Not that it couldn't have been worse. By recent standards the Democrats' disadvantage in the redistricting process is comparatively modest. But a disadvantage doesn't have to be large to seriously affect the Democrats' chances of holding the House in 2022, given their current razor-thin margin.
From David Wasserman's excellent piece at Cook Political Report on the redistricting landscape:
"There was a much smaller shift than expected: only seven seats shifted between states, not the ten some estimates suggested. Texas was the big winner, picking up two seats. Colorado, Florida, Montana, North Carolina and Oregon each picked up one seat....
The power shift from the Frost Belt to Sun Belt and western states is a familiar trend. But even states without a gain or loss will have to redraw lines to adjust for population changes in time for 2022 (except the six states with only one district).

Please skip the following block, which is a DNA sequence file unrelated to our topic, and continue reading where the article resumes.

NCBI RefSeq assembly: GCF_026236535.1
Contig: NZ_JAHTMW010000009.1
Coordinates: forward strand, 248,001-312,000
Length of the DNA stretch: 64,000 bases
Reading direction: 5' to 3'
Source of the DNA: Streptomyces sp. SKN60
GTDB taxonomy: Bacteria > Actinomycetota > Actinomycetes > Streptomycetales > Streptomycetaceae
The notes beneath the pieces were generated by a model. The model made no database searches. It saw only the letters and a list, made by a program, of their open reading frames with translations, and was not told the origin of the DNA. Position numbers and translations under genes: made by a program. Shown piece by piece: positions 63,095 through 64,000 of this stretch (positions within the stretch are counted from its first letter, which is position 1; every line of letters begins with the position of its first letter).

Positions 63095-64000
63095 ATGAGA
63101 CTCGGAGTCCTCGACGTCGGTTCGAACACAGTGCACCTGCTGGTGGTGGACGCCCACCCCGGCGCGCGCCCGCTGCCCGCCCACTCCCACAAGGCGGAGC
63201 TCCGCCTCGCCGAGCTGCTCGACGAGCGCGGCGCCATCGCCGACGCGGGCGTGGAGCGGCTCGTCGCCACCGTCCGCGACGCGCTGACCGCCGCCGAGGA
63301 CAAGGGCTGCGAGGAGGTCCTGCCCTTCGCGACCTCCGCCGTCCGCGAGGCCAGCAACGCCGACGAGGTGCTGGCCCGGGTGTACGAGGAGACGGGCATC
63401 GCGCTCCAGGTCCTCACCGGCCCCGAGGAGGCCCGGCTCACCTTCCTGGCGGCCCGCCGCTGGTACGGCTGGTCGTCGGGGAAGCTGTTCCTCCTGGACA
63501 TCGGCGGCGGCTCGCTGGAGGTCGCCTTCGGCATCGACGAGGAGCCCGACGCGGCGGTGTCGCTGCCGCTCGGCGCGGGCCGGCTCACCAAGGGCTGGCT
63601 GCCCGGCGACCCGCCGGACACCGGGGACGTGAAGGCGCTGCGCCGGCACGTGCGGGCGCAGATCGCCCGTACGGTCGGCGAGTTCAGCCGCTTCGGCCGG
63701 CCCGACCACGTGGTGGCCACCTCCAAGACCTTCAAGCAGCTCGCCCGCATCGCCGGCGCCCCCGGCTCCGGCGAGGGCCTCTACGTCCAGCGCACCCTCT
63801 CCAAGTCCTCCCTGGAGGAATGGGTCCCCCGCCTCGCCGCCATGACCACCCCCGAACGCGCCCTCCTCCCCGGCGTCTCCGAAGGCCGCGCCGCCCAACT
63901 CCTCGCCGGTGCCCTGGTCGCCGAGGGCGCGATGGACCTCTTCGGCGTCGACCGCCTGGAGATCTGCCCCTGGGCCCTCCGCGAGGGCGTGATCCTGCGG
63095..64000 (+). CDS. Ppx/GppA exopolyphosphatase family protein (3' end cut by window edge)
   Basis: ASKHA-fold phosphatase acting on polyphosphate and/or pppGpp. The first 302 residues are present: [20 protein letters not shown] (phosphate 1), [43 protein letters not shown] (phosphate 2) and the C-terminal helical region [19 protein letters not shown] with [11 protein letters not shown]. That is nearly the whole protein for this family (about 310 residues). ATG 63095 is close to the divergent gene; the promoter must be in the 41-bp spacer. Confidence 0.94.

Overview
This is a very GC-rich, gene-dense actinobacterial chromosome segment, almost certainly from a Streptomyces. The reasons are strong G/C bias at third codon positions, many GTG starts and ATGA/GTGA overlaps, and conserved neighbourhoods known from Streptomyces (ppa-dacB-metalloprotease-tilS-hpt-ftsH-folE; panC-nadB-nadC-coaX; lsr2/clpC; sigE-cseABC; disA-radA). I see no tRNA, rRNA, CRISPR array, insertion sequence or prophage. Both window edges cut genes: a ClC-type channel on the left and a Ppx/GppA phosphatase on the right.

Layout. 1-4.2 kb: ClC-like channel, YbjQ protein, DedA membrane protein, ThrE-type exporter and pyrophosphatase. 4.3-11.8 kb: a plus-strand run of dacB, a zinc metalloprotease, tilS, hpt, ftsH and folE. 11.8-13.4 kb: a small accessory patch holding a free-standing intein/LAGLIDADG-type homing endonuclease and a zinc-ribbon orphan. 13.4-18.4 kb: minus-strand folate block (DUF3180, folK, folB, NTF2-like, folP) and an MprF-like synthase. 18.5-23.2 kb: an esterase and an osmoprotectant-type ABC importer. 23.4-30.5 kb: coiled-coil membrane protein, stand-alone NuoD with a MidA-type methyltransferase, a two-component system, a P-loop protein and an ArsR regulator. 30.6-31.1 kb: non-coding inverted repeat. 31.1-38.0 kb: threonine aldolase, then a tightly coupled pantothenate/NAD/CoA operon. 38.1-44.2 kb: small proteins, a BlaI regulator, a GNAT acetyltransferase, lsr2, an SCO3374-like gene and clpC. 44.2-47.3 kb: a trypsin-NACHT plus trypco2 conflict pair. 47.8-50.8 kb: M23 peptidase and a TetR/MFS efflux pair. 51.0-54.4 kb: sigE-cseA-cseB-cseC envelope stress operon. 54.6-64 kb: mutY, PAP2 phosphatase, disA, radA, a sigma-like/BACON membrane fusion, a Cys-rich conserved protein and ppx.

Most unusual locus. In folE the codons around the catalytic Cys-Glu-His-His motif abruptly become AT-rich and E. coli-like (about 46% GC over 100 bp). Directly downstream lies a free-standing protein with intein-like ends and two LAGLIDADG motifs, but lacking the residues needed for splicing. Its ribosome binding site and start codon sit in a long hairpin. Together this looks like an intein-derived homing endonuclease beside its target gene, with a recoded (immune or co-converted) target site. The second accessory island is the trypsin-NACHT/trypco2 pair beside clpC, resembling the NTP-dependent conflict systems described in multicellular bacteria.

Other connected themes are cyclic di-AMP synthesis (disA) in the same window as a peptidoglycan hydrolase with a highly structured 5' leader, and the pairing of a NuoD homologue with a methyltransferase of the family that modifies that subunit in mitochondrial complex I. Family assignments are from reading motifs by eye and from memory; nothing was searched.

Republicans have the final authority to draw congressional lines in 187 districts, down from 219 seats in 2011. Democrats will have final authority in states totaling 75 districts, up from 44 in 2011. New bipartisan commissions passed by voters in Colorado, Michigan and Virginia bring the number of commission-drawn districts to 121 up from 88 ten years ago. And there are 46 districts in states where control is split between the parties, down from 77.
Republicans' biggest redistricting weapons are Texas, Florida, Georgia and North Carolina - and they could conceivably pick up all five seats they need for the majority from those four alone."
Like I said, could have been worse. But it ain't good. This underscores the stakes for the Democrats in 2022 to maintain message discipline, aggressively pushing popular achievements and goals and avoiding unpopular ideas and rhetoric like the plague.
See Wasserman's article for many useful maps and tables. Also Bill Frey's article for Brookings and Kyle Kondik's for Sabato's Crystal Ball are full of useful information and graphics (linked to below).